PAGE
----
Disney develops 'feel-around' touchscreens

The technology could also help the blind to identify objects on a touch screen

The Disney Co. on Wednesday announced a new touch-screen technology that offers users tactile sensations that mimic real surfaces.

In a research paper, scientists at Disney Research in Pittsburgh proposed a tactile rendering algorithm for simulating 3D geometric features on touch screens.

Using electrical impulses, the touch screen technology offers the sensation of ridges, edges, protrusions and bumps and any combination of those textures.

The researchers presented the technology at the ACM Symposium on User Interface Software and Technology in St Andrews, Scotland.

While Disney is not alone in developing tactile response touchscreens, its researchers said the traditional approach has been to use a library of "canned effects," that are played back when someone touches a screen.

"This makes it difficult to create a tactile feedback for dynamic visual content, where the sizes and orientation of features constantly change," said Ali Israr, an engineer with Disney Research. "With our algorithm, we do not have one or two effects, but a set of controls that make it possible to tune tactile effects to a specific visual artifact on the fly."

The touch-screen devices can also receive tactile feedback relating to form and surface topography. If a user is exploring a 3D rendering or a navigational map, depth and elevation information would also be related through touch.

Environmental settings can also be rendered in real time, allowing users access to spaces and surfaces they may not typically have access to. Additionally, the technology could offer information to the visually impaired about their location, helping them to better discern their surroundings by touching the touchscreen.

A demonstration of Disney's tactile algorithm, which uses electrical impulses to offer the sensation of ridges, edges, protrusions, bumps.

Disney said its computer algorithm consists of three main steps: The first calculates the gradient of the virtual surface in need of rendering; it then determine the "dot product" of the gradient of the virtual surface and velocity of the sliding finger; and then it "maps the dot-product to the voltage using the psychophysical relationship."

Called a "slope model", the algorithm would combine with hardware to produce an electro-vibration based friction display to modulate the friction forces between the touch surface and the sliding finger.

When a finger slides on a touch-screen object, minute surface variations are sensed by friction-sensitive mechanoreceptors in a person's skin. The computer algorithm then modulates the friction forces between the fingertip and the touch surface to create the illusion of surface variations.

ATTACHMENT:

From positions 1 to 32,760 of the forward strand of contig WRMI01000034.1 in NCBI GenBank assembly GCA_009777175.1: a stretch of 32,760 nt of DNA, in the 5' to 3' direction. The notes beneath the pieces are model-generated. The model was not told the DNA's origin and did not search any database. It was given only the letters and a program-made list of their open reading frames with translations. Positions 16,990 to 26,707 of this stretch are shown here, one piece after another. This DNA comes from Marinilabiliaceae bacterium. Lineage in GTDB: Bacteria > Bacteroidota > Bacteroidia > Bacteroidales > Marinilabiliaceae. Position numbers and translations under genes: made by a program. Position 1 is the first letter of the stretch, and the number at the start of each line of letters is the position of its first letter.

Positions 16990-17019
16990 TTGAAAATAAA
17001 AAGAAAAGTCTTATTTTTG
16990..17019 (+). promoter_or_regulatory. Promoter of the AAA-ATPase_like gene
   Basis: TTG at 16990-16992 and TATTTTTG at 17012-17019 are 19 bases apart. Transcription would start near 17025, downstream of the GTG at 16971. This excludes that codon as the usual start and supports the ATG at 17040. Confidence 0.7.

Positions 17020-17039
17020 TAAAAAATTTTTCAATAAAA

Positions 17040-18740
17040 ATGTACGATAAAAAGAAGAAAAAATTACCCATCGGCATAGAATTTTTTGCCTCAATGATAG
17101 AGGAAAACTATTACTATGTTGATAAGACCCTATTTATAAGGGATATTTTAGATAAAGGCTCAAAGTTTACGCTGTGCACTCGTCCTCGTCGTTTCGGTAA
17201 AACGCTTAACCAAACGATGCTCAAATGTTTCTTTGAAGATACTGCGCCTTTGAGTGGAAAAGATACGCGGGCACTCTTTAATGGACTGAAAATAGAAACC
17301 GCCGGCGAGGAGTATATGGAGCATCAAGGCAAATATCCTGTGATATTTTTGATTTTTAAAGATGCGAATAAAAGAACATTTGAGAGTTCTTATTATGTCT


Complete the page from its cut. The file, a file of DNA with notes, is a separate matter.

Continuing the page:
Disney Research's algorithm has three main steps. It calculates the gradient, or slope, of the virtual surface in need of rendering; It determines the "dot product" of the gradient of the virtual surface and velocity of the sliding finger; and it maps the dot-product to the voltage using the psychophysical relationship (Source: Disney Research).

"We first determined a psychophysical relationship between the voltage applied to the display and the subjective strength of friction forces, and then used this function to render friction forces directly proportional to the gradient (slope) of the surface being rendered," the researchers stated in a news release.

The researchers said a comparison study showed that users are at least three times more likely to prefer the proposed slope-model than other commonly used models of tactile touchscreens.

"Our algorithm is concise, light and easily applicable on static images and video streams," the researchers stated.

Comments

Comments are now closed.

Supporting Association

The marketing over the past 2 years of the Vodafone brand has been confused. We have seen some of the worst advertising in the brands his...

Noel

Vodafone on the hunt for new CMO

Read more

This is an extremely insightful article for sure: a perfect case study into the correct way to choose and implement a CRM system so that ...

Aaron Williams

How marketing automation, CRM upgrade is paying engagement dividends for ResMed

Read more

Mr. Rudy has found the right direction to marketing Catch of the Day and paying attention to customer comments and complaints. The simpl...

Desiree Segal

Catch of the Day retailer hooks fresh customer insight with NPS

Read more

True. Australian Marketing, Advertising, News, PR and Sales Fails Big Time due to using old techniques and not adapting to ICT - can be r...

Joe

Marketing must take charge of innovation, says TBWA chairman

Read more

Step 1) Employ your own workforce. Step 2) Show the public network being built. Step 3) Let the public advertise your brand in return f...

Jason

NBN Co creates head of social strategy role

Read more

Sign in